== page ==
The Air Force released service details for Teixeira, an Airman 1st Class.
Teixeira is an enlisted airman at the Massachusetts Air National Guard, according to details from his service record released by the Air Force Thursday. He joined the service in September 2019 and his official job is Cyber Transport Systems journeyman. According to the Air Force, Cyber Transport Systems specialists are tasked with making sure the service’s “vast, global communications network” is “operating properly.”
On Wednesday, The Washington Post first reported that the person behind the leak worked on a military base and posted sensitive national security secrets in an online group of acquaintances.
The leaker was described in the Post story as a lonely young man and gun enthusiast who was part of a chatroom of about two dozen people on Discord – a social media platform popular with video gamers – that shared a love of guns and military gear, according to a friend of the alleged leaker the Post interviewed who was also part of the group.
Biden said he was concerned about the fact the leaks happened, but not necessarily about their content.
“I’m not concerned about the leak. I’m concerned that it happened, but there’s nothing contemporaneous that I’m aware of that is of any consequence.”
The Pentagon has begun to limit who across the government receives its highly classified daily intelligence briefs following the leak.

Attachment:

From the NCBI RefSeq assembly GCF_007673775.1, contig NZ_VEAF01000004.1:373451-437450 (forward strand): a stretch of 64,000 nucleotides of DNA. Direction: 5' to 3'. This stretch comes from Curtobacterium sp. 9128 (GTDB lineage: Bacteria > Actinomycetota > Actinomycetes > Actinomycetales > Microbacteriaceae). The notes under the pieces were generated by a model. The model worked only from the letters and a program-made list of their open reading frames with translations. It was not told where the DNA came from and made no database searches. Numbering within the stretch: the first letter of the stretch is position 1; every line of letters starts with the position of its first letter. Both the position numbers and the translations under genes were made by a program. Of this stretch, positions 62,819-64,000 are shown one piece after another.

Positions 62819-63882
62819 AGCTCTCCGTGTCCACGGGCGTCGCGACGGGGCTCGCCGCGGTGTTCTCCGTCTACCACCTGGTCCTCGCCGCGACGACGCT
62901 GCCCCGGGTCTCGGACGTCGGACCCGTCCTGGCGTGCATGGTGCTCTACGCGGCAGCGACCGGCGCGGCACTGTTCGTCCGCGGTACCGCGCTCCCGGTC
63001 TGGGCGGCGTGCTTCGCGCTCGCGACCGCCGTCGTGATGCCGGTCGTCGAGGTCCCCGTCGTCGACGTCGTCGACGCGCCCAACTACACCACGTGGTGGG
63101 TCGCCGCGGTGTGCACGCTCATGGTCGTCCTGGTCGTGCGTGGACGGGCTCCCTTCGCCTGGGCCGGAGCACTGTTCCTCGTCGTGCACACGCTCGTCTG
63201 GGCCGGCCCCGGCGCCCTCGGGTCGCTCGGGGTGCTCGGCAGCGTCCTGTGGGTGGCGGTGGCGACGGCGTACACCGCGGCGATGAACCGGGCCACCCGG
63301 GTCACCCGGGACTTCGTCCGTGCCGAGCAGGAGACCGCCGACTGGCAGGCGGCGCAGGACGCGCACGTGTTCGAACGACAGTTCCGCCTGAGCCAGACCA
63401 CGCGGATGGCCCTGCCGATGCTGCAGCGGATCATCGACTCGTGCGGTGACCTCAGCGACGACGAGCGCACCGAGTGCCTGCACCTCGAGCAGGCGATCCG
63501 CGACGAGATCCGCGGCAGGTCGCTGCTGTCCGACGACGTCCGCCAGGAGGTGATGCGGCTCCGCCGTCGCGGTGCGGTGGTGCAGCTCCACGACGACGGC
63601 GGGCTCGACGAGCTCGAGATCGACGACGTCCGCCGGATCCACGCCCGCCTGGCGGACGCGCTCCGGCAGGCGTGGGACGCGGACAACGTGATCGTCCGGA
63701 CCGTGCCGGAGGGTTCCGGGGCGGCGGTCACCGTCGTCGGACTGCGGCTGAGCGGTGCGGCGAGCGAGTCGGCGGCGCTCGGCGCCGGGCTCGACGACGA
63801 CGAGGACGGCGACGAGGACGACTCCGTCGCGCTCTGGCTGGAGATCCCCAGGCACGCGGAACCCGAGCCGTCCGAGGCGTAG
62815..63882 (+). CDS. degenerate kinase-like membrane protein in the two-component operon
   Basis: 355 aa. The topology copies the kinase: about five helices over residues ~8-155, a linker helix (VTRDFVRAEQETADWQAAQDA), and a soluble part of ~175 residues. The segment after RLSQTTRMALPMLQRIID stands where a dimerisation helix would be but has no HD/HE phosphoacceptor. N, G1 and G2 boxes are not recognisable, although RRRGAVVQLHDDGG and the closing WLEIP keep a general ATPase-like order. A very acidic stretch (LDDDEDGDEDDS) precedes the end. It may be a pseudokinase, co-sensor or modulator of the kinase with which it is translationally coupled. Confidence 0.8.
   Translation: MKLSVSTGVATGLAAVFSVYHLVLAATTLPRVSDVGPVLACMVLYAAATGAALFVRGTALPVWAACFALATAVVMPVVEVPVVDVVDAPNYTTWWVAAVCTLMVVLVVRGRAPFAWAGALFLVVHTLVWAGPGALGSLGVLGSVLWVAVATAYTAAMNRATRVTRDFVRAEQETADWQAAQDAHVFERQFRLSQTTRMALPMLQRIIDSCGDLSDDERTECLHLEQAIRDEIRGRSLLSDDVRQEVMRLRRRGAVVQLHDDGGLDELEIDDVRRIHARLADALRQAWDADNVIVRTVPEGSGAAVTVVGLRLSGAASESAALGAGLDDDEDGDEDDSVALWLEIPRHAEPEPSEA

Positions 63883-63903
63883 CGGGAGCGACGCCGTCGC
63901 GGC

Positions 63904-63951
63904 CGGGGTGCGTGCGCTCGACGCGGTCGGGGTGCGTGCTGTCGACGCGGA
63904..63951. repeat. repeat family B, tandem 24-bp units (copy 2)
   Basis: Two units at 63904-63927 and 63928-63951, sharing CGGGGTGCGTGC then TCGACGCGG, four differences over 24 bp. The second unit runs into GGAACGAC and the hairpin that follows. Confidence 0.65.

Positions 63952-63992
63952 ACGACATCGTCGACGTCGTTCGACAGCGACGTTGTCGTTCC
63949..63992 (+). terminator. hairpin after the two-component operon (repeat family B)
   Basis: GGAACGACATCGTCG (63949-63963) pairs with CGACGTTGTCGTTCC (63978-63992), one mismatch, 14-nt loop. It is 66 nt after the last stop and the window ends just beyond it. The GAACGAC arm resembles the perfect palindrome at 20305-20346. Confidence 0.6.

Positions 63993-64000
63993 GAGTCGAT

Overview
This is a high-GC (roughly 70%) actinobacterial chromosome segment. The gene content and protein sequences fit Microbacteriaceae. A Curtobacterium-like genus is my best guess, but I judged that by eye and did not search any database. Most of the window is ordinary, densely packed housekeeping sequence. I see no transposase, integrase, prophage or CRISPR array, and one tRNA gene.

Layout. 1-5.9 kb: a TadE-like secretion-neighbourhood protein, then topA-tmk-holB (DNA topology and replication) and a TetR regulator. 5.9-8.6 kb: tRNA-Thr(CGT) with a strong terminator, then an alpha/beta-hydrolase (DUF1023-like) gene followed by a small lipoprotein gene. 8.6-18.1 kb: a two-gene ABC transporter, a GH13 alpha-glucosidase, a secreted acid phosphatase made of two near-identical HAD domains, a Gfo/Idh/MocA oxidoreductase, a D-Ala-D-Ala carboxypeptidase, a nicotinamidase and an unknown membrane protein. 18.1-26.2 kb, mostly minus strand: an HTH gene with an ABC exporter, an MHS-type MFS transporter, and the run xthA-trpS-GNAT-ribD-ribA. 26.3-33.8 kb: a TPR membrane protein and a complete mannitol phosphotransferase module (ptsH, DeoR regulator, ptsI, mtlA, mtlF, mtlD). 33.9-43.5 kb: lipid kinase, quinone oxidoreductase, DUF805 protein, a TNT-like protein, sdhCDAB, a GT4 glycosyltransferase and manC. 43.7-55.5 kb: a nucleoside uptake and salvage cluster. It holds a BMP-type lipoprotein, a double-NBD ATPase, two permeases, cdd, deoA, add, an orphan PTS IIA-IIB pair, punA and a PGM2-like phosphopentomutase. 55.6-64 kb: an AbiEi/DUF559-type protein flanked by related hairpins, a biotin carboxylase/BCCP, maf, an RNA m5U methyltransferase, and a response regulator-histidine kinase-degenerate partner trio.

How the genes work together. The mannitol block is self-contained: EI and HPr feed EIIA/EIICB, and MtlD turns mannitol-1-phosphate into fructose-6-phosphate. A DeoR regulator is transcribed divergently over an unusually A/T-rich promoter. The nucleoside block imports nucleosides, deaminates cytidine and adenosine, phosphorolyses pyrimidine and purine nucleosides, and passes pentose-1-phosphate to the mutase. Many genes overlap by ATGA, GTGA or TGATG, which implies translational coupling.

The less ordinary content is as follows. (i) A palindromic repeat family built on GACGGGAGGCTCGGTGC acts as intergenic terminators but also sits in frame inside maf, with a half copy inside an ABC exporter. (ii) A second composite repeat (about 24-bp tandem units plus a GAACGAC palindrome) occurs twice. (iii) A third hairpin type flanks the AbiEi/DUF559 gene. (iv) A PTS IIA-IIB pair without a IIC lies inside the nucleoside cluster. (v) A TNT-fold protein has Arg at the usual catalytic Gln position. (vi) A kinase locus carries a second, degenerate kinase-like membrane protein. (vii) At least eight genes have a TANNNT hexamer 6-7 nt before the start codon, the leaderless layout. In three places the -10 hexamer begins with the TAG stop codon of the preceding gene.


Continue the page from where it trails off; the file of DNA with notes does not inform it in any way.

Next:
Some US officials who used to receive the briefing materials daily have stopped receiving them in recent days, sources familiar with the matter told CNN, as the Pentagon’s Joint Staff continues to whittle down its distribution lists.
The Joint Staff, which comprises the Defense Department’s most senior uniformed leadership that advises the president, began examining its distribution lists immediately after learning of the trove of leaked classified documents – many of which had markings indicating that they had been produced by the Joint Staff’s intelligence arm, known as the J2.
Pentagon spokesman Brig. Gen. Patrick Ryder confirmed Thursday that the Defense Department is taking steps to tighten the community of people who receive classified intelligence.
Ryder said the Pentagon continues “to review a variety of factors as it relates to safeguarding classified materials. This includes examining and updating distribution lists, assessing how and where intelligence products are shared, and a variety of other steps.”
Ryder also emphasized that there are already “stringent guidelines” in place to safeguard classified intelligence.
“This was a deliberate criminal act,” he said, “a violation of those guidelines.”
The criminal investigation is being led by the FBI’s Washington field office, including a team of counterintelligence investigators experienced in hunting leaks.
Those investigators are also working with Pentagon officials on the damage assessment, which would become part of the evidence to be used in any potential prosecution that results.
This headline and story have been updated with additional developments.